icon caret-left icon caret-right instagram pinterest linkedin facebook twitter goodreads question-circle facebook circle twitter circle linkedin circle instagram circle goodreads circle pinterest circle

Writers Cramped

The Lyceum was all theater seating. Anna knew most people by name and recognized some faces.

She read from a chapter she knew almost by heart, while picturing Kevin and her under the lamppost with snow coming down in thick and soft bunches; too cold to melt onto their coats or the roads or the train tracks, even. It was her favorite part of the novel transposing that event to her characters, Alice and Spencer, and their realization that his next journey would be treacherous, behind the Berlin Wall.

Anna told herself at the start, once reading, she would use her talent for intonation to make the scene come alive for the audience, then closed her notes and looked up as their applause echoed down the halls and into the empty rooms throughout the old building.

Their host, Charlie Carter, stood and held the mic.

“Congratulations for your success. Turning to Anna, he asked: How autobiographical is this work?”

Surprising even herself she flowed right into it, straightforward. “Everyone who writes, writes some of themselves into their work, the character can be the opposite sex, older, a terrible criminal, but the dainty woman with her pen to the paper possesses some of his layers, perhaps the quietest piece of his soul, but still, it is the creator and the criminal. So, yes, I’m there in Alice and Spencer, and many of the other characters, sometimes small parts of me, sometimes just an idea I once held.”

Anna scanned the rows of listeners when her eyes caught a familiar face. Almost hidden in the last row, for an easy escape was LiLan. Her beautiful face was caught in the last of the day’s sun from the high windows. For an instant they saw one another and LiLan stared hard and then broke the connection and looked down and seemed to disappear.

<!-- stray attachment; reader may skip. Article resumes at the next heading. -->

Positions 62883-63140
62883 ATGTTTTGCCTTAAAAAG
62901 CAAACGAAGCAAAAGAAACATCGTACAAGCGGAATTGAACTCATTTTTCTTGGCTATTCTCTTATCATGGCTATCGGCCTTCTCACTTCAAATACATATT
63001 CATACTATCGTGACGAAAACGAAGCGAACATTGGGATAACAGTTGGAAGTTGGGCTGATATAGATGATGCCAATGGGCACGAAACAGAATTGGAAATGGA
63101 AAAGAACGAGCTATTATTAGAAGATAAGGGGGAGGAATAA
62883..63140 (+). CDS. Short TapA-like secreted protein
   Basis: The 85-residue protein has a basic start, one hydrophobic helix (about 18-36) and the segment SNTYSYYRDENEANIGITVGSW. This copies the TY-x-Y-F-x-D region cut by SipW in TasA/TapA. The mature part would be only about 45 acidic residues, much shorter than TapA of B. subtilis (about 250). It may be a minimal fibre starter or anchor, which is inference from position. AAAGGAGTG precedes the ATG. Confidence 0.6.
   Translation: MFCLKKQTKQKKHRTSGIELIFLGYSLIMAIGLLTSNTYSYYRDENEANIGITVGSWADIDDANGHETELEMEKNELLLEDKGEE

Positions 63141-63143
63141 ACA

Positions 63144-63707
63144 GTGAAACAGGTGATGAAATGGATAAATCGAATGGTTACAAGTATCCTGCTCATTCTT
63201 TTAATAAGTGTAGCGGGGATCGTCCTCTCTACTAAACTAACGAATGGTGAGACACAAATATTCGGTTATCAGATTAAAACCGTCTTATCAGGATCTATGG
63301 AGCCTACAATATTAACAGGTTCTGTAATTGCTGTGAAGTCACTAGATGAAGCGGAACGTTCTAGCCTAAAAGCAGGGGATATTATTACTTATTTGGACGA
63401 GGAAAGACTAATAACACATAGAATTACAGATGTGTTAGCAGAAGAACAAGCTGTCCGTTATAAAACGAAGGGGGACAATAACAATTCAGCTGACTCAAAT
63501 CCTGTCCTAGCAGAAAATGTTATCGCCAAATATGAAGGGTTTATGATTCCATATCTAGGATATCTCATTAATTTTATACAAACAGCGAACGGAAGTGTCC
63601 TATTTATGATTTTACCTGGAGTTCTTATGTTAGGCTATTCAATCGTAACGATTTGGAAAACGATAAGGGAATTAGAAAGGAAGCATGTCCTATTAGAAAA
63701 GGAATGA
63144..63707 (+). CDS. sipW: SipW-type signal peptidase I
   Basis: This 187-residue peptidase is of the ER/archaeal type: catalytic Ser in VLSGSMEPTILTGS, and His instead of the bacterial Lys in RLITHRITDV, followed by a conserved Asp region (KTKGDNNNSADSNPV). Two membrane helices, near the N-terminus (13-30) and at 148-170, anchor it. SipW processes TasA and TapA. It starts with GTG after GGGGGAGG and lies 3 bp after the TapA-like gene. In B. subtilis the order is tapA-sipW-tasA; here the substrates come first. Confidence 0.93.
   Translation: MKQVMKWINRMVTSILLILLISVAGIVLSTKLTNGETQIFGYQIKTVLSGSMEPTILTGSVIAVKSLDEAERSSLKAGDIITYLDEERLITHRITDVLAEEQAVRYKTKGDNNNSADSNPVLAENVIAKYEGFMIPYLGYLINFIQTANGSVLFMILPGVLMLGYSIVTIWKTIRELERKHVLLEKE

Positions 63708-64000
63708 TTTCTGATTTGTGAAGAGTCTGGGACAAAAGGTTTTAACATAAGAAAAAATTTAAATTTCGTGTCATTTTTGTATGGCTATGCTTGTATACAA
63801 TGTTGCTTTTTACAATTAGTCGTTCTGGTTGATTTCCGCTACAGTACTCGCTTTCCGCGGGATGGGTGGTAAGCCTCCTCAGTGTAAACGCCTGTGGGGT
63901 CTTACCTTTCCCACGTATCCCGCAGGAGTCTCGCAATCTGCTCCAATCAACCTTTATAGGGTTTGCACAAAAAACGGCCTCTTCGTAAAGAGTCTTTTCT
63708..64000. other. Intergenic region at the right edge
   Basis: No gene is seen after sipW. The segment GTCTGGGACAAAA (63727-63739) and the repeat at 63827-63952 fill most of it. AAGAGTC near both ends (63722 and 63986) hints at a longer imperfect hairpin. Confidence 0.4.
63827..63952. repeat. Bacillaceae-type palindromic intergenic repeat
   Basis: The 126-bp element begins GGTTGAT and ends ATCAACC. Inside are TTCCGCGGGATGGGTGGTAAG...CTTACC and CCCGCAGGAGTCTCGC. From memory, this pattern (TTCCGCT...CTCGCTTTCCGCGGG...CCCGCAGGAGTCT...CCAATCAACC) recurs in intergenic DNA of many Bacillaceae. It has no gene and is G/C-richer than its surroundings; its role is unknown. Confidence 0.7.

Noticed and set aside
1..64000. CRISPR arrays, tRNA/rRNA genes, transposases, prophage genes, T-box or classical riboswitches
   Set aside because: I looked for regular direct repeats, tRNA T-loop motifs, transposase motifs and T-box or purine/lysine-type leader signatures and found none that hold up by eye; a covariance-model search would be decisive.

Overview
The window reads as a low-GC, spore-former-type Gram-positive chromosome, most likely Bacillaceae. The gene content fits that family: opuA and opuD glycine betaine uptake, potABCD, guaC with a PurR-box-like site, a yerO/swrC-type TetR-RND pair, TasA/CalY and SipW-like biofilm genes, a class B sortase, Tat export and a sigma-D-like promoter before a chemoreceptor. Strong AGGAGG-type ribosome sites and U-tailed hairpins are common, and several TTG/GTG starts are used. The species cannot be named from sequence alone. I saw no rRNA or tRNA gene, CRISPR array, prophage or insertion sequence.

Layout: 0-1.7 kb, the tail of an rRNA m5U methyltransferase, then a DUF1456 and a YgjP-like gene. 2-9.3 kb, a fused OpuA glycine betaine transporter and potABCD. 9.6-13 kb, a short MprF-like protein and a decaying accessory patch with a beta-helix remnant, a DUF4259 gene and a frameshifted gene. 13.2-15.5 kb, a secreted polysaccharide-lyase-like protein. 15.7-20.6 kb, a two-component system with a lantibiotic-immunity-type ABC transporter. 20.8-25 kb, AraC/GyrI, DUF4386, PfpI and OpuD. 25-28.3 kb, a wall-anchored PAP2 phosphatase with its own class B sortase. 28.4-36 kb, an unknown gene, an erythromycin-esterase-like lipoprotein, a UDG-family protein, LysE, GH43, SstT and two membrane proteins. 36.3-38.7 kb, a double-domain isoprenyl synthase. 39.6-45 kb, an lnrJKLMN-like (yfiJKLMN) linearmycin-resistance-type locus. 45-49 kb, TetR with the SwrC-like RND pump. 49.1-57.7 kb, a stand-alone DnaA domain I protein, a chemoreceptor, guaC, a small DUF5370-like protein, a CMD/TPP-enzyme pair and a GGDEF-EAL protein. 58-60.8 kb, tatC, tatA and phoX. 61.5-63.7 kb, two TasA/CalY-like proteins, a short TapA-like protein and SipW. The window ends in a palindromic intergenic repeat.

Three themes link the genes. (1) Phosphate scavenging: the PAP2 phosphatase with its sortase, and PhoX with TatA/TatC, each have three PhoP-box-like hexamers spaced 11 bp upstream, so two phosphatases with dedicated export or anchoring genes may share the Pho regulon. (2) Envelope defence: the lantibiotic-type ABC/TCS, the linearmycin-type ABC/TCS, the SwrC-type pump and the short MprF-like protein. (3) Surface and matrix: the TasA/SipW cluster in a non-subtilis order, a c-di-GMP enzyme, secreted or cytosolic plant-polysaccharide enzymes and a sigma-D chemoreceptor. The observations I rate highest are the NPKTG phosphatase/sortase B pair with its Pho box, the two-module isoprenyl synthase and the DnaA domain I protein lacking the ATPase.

Thrilled, Anna’s first thought, did she like what she heard? She would give anything to know what that elusive girl thought of the work, hear a question from her that would tell a million things about the girl from just the framing of the asking. But, she was gone, slipped out the side door and got into her expensive car and drove to her apartment.

Anna knew from the newspapers and magazines, there was a young man, Jonathan Sung, a physicist who studied at Stanford and was Chinese, born in America. He was tall like LiLan, movie star handsome, and smiled for cameras, his arm protectively around the girl’s waist. There was something solid about Sung Anna recognized that might have drawn LiLan to him; something LiLan lacked; Jonathan kept her grounded, without him, she would float away.


Later, Anna checked her voice messages. “This is Dan Carlton at the Post. I’d like to talk with you, please call me on my private number.” His voice carried a serious urgency, the kind the listener knew was not good, something that turned the world’s revolving, that no one would ever be the same. She sensed this time she would say please just tell me, don’t go with any long expressions of apologies, just tell me. She punched in the number as fast as she could, fumbled once with the wrong extension and repeated again, this time without messing up.